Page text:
This study investigates the role of financial access in moderating the effect of governance on insurance consumption in 42 sub-Saharan African countries using data for the period 2004–2014.
Two life insurance indicators are used, notably: life insurance and non-life insurance. Six governance measurements are also used, namely: political stability, ‘voice and accountability’, government effectiveness, regulation quality, corruption-control and the rule of law. The empirical evidence is based on the Generalised Method of Moments (GMM) and Least Squares Dummy Variable Corrected (LSDVC) estimators.
Estimations from the LSDVC are not significant while the following main findings are established from the GMM. First, financial access promotes life insurance through channels of political stability, ‘voice and accountability’, government effectiveness, the rule of law and corruption-control. Second, financial access also stimulates non-life insurance via governance mechanisms of political stability, ‘voice and accountability’, government effectiveness, regulation quality, the rule of law and corruption-control.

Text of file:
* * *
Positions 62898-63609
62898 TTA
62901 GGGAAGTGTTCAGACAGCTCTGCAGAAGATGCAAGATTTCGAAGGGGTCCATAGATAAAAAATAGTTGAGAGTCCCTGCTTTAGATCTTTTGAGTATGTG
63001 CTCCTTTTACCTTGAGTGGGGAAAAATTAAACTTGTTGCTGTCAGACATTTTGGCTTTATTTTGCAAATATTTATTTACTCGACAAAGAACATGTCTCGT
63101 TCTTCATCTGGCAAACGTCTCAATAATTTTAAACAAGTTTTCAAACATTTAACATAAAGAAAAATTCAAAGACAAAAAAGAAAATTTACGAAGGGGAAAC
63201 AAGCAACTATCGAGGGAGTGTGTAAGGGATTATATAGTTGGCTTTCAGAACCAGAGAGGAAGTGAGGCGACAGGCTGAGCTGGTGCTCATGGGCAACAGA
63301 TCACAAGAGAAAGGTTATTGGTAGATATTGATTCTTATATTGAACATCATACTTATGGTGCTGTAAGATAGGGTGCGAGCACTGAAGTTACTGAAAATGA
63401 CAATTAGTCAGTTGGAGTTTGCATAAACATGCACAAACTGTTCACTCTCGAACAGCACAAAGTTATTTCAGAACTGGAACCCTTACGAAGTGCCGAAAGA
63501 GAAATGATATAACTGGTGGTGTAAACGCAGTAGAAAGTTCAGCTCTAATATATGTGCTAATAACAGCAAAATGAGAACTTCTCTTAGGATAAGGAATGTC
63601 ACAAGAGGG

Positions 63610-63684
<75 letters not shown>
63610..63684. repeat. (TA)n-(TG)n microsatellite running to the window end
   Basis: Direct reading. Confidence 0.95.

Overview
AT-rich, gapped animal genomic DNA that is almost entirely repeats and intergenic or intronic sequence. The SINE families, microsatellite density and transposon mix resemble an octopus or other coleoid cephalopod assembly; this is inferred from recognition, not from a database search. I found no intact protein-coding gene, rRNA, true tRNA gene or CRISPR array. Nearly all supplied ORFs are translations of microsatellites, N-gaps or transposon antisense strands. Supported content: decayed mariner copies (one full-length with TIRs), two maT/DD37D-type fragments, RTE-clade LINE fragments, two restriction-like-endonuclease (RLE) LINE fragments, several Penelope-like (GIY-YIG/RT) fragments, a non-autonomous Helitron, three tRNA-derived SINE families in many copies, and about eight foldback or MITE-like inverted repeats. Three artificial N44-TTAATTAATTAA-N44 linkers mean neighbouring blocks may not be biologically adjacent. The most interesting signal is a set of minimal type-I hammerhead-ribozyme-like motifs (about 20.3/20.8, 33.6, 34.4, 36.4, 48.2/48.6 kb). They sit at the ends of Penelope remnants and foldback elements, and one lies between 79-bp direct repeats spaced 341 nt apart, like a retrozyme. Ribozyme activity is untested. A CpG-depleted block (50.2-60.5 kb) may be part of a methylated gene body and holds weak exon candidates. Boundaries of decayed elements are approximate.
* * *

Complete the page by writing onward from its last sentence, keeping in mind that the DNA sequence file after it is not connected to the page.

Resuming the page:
This research complements the sparse literature on insurance promotion in Africa by engaging the hitherto unexplored role of financial access through governance channels.
The authors are indebted to the editor and reviewers for constructive comments
Asongu, S. and Odhiambo, N.M. (2020), "Financial access, governance and insurance sector development in sub-Saharan Africa", Journal of Economic Studies, Vol. 47 No. 4, pp. 849-875. https://doi.org/10.1108/JES-01-2019-0025Download as .RIS
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